Have you ever gotten stuck in a mental groove? It goes something like this : green, green, green, I want something green! Don't know why, don't know what, but gotta be GREEN!! I've near exhausted pandan and have tired of green tea this, that and the other. Pistachios - now those, I don't use much. They're not cheap and shelling them, unless you're going to immediately pop them  straight into your mouth, is a pain. So pistachio would be my green, and I would theme it on the Arabian Nights, another of my many obsessions, and as it happens, a fitting one, as pistachios originated from the Middle East.

 rose petals courtesy of my dwarf rose bush...

Now, I've also had panna cotta on my mind for quite a while. My first taste of it, on board a flight, did not impress. It was pandan flavoured, which I love. I quickly realised that was its only virtue. It was green, flavourless except for the cloying sweetness of sugar, very generously used, and was as tender and tremulous (the proper texture I was told) as a pencil eraser. Served me right for thinking anything eaten on a commercial flight could do anything but dissapoint. So, I never got around to making it or eating it again.

shelled by my amazing nut cracker - Mum  ;)

Yesterday I decided I would make panna cotta, and it would be better than the sorry specimen that had been my first taste of it. Whom else should a less-than-intrepid panna cotta virgin *wink* turn to for guidance, but baking and dessert maestro David Lebovitz? I stumbled on the recipe last year and marvelled at its flawless texture and pearl-like sheen. The stingy amount of gelatin in the recipe immediately inspired confidence - this panna cotta would be nothing if not tremulous! I decided right then that if ever I made panna cotta, this would be the way I'd go.

I scaled it down, made some substitutions and additions and the result was probably a panna cotta/pistachio lover's wet dream come true. As the first mouthful spread its loveliness over my tongue, I imagined angels, deigning to lift a spoon of this heavenly delight to their celestial mouths... and coming back for more *sigh* Plainly put, it was good; tender, tremulous, creamy, rich, but not ovewhelming, with a beautiful tang from the yoghurt and a subtle but intriguing, salty bite from the pistachios. All the flavours were beautifully balanced, with none taking centre stage or being left in the shadows.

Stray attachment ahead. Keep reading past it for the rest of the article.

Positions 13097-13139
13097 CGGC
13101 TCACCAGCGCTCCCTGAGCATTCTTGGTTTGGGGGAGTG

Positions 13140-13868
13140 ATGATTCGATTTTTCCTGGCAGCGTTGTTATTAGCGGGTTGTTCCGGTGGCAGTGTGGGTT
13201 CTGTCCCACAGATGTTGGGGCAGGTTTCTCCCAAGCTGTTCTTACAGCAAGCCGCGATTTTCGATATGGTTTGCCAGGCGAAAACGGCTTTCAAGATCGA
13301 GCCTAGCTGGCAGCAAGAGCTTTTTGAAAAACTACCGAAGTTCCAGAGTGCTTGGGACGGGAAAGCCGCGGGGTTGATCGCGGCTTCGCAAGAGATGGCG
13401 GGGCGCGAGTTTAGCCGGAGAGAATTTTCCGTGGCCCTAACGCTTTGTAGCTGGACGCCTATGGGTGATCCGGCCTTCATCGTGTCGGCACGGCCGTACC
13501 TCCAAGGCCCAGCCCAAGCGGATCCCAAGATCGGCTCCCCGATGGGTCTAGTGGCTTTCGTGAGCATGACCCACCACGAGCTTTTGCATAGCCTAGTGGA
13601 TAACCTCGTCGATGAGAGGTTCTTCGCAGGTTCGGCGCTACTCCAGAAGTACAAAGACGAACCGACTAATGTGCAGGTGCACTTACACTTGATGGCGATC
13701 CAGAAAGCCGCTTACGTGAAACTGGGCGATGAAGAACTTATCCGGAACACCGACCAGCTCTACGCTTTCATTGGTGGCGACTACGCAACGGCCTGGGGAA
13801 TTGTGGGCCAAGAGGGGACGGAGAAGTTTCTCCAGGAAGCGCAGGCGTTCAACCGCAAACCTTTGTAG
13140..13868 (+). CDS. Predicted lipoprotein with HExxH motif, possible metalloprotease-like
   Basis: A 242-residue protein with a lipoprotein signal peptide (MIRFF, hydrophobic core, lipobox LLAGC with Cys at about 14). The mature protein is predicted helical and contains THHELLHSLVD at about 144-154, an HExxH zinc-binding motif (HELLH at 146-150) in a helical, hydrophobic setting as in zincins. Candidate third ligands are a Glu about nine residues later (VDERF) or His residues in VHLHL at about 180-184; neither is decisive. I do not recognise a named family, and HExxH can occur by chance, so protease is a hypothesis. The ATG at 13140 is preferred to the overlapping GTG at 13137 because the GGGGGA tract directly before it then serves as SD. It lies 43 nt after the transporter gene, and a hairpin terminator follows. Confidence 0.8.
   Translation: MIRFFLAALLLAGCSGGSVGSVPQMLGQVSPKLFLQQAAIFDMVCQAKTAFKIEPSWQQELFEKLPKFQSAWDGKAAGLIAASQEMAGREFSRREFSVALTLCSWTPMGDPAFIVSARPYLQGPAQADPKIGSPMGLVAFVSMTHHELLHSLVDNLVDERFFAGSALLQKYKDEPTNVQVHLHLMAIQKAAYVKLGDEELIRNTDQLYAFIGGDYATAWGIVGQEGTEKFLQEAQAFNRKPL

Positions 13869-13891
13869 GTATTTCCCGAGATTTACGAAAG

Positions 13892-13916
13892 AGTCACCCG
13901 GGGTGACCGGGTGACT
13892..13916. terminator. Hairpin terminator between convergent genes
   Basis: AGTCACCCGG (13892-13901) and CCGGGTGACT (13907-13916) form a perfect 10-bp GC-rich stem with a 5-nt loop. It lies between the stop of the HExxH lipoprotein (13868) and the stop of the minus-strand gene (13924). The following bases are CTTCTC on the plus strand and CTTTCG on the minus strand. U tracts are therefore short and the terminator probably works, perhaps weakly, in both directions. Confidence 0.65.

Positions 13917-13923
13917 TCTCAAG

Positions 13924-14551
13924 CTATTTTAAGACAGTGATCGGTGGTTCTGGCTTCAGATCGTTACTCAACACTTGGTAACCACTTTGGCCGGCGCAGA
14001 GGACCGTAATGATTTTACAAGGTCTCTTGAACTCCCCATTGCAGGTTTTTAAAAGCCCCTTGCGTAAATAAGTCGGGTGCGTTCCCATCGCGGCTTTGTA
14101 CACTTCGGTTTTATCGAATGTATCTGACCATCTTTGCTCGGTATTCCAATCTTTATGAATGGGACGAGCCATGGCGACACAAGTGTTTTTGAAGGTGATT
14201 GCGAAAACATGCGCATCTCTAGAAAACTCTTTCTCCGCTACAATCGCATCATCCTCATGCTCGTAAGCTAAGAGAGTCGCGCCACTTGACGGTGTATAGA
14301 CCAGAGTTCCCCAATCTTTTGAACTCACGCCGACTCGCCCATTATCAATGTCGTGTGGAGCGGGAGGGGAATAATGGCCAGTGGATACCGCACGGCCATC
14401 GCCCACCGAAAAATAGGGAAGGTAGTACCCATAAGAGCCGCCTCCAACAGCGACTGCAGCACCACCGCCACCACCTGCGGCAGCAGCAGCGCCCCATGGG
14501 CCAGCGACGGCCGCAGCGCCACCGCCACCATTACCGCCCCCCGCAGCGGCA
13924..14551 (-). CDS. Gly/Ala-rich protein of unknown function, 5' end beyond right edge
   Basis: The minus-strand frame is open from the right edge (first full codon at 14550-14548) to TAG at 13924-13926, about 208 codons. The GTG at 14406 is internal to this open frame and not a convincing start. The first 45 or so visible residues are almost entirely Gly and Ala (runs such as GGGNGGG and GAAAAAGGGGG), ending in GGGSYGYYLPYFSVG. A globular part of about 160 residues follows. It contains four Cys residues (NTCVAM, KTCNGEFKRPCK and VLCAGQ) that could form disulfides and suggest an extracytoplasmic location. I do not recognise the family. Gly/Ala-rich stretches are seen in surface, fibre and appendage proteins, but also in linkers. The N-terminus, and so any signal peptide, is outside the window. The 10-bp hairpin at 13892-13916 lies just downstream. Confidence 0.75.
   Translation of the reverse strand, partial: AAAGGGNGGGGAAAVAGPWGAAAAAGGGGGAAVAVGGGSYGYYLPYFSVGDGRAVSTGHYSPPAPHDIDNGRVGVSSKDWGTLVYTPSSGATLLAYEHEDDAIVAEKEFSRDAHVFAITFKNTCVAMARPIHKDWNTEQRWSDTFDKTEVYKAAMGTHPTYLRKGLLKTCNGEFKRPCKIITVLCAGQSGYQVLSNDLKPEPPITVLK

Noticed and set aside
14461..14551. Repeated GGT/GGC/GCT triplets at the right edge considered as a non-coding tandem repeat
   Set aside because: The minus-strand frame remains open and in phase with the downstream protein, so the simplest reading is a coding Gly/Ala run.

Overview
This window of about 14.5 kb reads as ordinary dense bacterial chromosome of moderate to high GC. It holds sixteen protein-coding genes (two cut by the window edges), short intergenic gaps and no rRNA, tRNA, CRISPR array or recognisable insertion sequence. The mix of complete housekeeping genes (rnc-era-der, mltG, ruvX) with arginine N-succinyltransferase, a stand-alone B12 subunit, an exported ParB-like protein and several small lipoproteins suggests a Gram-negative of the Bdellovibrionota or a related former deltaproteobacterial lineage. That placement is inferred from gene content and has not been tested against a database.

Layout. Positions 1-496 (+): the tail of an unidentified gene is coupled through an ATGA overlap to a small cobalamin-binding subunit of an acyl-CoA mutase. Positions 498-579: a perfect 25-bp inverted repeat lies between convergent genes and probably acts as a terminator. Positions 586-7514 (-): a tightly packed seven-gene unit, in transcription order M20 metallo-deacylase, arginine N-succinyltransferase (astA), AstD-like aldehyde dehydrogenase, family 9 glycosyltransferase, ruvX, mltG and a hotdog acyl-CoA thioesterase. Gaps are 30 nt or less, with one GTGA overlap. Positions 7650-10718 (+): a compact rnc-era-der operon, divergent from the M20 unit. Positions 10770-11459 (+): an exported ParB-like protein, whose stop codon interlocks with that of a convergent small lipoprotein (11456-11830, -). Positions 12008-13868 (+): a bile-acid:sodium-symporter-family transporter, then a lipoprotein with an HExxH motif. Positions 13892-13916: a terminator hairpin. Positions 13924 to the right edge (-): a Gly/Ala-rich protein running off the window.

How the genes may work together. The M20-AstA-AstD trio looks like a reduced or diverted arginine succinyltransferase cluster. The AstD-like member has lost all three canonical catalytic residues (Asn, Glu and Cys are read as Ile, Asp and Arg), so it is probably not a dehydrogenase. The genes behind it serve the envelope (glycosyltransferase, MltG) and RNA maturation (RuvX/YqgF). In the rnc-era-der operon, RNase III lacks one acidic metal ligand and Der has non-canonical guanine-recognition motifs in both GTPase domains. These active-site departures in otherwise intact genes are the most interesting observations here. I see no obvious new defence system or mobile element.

childhood dreams are made of this - my favourite rose syrup, loaded with artificial crap, but oh-so-good! 

If you never try a single recipe from my site, please, please try this one. It's so easy and so very, dreamily.. good. I'm so proud of this; even if David Lebovitz provided the framework, I dare say I put my mark firmly on it. And, while angels might refuse it, I'm pretty sure Scheherezade gladly would have accepted..

Prep 15 mins     Cook 5 mins     Makes 4 med (coffee cups) or 6 small (espresso cups)

200 ml(1 teacup) plain unsweetened yoghurt (full fat or low fat - I used full fat)
200 ml(1 teacup) single (light) or double (heavy) cream - I used light
80 g (about 1/2 teacup) fine sugar
2 1/2 level tsp gelatin powder
3 Tbsp cold water
1 tsp vanilla extract (optional) - I used it because the smell of gelatin freaks me out
70 gm (3/4 teacup) toasted, shelled and skinned pistachios, ground to a fine meal
About a tablespoon rose syrup per serving
A small amount extra pistachios, broken, for garnishing
Fresh rose petals for garnishing (optional) - ensure they're pesticide free


Combine yoghurt, cream and sugar in a small pot and heat on the stove, stirring with a whisk until sugar dissolves and mixture is smooth. Do not boil mixture but make sure it's very hot.

While yoghurt and cream heat up, put the 3 tablespoons of water in a heatproof mixing bowl and sprinkle the gelation powder over. Leave to soak for a few minutes.

When yoghurt mixture is very hot and sugar has dissolved remove from heat and stir in the vanilla. Pour this while still very warm, over the gelatin mixture, stirring with a whisk all the time.

Stir in the ground pistachios and set aside. Lightly brush the insides of your cups or moulds with a neutral tasting and smelling oil like soy or canola. Do not skip this step. I did and broke two of my panna cottas when trying to unmold them :(

Divide the still warm mixture equally amongst your cups/moulds. Let them cool then refrigerate for at least 2 hours, 3 is better. Resist the temptation to keep checking to see if they set - it will only take longer this way!

When ready to serve, gently insert the blade of a small, flat knife between the edge of each panna cotta and its mould. Gently loosen over your serving plate or bowl. It should plop out quite easily . Ensure they don't drop out of their moulds too high from the plate or bowl as this may break them (experience talking again).

Spoon or drizzle over the rose syrup and sprinkle with broken pistachios. Add a few rose petals and serve quickly as they start to soften very quickly and may even begin to melt before your eyes, on a warm day.